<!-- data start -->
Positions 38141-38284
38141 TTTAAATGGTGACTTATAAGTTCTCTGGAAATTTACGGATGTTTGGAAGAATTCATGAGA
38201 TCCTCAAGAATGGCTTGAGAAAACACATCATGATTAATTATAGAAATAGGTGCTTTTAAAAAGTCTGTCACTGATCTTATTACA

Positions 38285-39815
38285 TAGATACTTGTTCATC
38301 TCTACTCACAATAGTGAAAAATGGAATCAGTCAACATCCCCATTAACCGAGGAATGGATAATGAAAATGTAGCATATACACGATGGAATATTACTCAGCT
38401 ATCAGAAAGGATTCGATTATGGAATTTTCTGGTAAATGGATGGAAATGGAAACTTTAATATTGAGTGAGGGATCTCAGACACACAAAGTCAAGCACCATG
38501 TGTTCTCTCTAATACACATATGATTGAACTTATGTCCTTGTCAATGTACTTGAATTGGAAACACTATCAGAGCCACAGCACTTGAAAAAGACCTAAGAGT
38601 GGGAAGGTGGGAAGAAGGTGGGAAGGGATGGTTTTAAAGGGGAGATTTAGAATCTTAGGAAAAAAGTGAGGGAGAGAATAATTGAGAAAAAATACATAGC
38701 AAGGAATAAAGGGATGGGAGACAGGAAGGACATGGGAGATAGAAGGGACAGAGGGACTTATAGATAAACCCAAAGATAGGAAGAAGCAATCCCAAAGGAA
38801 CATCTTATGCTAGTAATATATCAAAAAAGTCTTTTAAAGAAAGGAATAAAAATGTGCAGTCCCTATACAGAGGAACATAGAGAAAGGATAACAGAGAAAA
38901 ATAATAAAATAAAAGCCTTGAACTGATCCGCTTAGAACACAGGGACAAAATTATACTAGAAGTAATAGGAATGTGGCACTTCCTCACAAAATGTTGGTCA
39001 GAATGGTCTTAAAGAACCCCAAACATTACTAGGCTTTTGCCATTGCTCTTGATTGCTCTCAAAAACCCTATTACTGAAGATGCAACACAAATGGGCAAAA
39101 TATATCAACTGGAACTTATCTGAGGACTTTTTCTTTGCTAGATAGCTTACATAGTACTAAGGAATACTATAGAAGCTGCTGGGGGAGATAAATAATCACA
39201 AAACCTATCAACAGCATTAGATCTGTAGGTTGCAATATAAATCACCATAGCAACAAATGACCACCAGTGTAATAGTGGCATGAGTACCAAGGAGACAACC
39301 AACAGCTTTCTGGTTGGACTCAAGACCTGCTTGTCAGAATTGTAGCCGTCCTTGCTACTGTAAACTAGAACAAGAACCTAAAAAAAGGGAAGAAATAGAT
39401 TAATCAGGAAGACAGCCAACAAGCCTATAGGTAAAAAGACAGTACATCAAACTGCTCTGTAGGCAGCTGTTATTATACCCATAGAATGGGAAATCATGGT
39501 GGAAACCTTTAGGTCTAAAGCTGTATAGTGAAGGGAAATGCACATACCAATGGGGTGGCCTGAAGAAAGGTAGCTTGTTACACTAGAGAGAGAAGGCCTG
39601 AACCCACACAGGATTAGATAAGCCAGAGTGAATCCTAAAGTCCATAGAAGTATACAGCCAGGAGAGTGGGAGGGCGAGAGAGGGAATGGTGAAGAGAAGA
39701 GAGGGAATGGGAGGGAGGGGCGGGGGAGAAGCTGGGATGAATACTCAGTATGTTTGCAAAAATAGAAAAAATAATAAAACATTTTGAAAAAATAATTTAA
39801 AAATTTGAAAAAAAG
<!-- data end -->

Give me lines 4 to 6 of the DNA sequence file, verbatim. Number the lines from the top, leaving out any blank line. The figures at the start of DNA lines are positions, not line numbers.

Positions 38285-39815
38285 TAGATACTTGTTCATC
38301 TCTACTCACAATAGTGAAAAATGGAATCAGTCAACATCCCCATTAACCGAGGAATGGATAATGAAAATGTAGCATATACACGATGGAATATTACTCAGCT